Friday, July 31, 2009

Iran: A Less Than Lethal Insurgency

We're seeing the Iranian protesters again on the news, with the memorials for Neda and the ensuing melee.

Iran is an interesting case right now on the bureaucratic struggles during an insurgency. The fact that the protests have dragged on this long, one month plus and counting, means that the Iranian government does not have enough manpower to secure the streets. The counter-insurgency rule of thumb for manpower is 10 to 20 soldiers per 1000 residents. Obviously here Iran fails to have those soldiers to lock down Tehran.

The reason is simple. In the news videos we have seen thus far, there is a conspicuous absence of the Iranian army. Instead, the riot police and the Basij militia are the primary enforcers against the protesters. Without bringing in the rest of the Iranian security apparatus, the Basij is outnumbered by the protesters on the street. It would take a more rigorous analysis, but I suspect the Tehran metro police department is being kept out of play here as well.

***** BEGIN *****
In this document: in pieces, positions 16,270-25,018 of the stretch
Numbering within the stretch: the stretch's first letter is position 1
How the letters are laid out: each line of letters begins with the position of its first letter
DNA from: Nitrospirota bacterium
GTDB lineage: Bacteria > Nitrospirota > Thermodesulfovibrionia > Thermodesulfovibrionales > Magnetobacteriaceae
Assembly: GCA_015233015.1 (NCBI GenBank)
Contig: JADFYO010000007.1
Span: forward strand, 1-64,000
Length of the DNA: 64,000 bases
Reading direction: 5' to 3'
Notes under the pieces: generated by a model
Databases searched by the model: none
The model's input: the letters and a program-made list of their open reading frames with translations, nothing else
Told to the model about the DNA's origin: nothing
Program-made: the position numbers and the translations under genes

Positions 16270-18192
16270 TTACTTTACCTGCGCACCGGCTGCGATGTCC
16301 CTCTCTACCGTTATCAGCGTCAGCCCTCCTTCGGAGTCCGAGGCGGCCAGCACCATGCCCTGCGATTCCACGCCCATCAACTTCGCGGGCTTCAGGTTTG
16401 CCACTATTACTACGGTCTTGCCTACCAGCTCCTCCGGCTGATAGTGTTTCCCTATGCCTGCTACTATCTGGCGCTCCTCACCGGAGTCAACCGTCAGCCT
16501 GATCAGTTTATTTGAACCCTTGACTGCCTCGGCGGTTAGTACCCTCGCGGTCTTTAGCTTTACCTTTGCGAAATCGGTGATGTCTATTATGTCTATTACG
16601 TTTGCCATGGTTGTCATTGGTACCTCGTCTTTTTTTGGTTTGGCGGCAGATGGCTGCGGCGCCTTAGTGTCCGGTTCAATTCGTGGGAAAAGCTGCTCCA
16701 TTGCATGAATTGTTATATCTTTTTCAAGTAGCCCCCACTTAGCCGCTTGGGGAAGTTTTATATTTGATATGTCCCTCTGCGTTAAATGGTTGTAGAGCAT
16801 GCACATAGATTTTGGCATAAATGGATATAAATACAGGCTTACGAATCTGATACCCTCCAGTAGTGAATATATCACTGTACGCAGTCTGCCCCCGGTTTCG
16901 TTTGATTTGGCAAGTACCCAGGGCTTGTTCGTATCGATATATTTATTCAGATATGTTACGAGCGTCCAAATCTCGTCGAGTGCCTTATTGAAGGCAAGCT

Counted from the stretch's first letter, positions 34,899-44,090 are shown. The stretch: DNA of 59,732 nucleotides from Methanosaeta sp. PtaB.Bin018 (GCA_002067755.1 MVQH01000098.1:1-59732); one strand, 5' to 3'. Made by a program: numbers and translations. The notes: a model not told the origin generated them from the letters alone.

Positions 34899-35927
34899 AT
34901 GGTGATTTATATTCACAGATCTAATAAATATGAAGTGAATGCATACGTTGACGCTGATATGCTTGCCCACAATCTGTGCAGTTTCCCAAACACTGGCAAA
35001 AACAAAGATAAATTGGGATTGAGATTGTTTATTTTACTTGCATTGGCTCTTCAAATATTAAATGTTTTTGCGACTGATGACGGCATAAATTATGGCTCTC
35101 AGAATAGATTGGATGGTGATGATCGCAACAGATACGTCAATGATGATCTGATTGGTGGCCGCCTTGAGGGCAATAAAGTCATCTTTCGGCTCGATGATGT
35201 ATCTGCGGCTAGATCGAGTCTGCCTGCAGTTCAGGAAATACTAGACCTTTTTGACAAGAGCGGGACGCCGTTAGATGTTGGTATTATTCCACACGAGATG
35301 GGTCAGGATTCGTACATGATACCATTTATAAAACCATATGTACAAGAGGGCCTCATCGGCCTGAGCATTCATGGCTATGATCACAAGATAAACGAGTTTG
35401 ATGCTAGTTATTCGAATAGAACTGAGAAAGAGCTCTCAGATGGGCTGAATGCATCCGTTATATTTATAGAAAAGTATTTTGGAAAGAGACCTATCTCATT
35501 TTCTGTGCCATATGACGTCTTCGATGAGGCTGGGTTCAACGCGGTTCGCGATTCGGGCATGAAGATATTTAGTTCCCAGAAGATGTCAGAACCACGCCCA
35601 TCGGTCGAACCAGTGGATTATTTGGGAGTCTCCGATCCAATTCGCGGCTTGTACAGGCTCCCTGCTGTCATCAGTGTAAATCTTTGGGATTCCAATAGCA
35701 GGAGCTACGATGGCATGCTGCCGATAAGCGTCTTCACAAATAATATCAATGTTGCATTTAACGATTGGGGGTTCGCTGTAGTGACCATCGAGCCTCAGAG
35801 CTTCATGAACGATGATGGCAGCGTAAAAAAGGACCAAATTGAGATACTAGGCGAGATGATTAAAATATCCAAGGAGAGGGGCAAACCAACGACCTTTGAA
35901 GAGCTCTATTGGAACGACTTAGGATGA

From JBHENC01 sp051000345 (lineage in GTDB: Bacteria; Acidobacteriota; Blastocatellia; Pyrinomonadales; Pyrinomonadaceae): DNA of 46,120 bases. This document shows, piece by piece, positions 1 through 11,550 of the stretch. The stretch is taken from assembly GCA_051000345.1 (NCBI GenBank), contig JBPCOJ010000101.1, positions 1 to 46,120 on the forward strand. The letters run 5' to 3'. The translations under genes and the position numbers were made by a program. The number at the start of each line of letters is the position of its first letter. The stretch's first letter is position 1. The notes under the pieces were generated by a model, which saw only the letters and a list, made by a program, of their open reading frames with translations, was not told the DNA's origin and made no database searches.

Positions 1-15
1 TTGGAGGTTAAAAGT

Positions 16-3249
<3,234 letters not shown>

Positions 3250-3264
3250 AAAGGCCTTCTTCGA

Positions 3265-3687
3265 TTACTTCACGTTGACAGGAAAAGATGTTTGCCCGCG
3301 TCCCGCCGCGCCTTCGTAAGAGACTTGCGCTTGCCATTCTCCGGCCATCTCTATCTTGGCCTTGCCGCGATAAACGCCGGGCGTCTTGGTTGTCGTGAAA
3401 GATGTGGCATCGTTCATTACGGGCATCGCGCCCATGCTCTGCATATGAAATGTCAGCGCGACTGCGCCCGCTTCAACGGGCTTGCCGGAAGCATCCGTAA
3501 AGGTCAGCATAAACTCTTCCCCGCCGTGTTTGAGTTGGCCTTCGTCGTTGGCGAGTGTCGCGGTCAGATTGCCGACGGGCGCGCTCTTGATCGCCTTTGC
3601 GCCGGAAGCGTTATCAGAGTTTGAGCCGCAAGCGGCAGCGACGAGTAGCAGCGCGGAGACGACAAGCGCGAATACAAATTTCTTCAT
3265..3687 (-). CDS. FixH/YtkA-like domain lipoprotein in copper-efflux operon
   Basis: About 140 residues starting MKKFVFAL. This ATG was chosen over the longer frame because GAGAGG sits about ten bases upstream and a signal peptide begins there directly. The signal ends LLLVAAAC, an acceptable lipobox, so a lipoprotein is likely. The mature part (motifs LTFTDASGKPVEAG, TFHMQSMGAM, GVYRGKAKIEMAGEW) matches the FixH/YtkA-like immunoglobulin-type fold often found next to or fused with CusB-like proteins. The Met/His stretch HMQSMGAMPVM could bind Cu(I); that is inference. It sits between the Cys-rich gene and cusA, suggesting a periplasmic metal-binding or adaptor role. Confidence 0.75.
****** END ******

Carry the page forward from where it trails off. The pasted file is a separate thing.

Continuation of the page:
The fact that Iran has not deployed the military means that the revolutionary council does not trust the military. The size of the protest population has backed the Revolutionary Council into a corner here: It can call in the Army, which would contain the current crisis, but which would leave the protesters to fight again down the line, as I described earlier. Or, it could stick with the Basij, and the current insurgency will continue like an open sore, sapping the Iranian security apparatus.

It appears that the Revolutionary Council is facing a lose-lose situation here, and the Iranian Insurgency has a genuine chance of success, my previous predictions not-withstanding.

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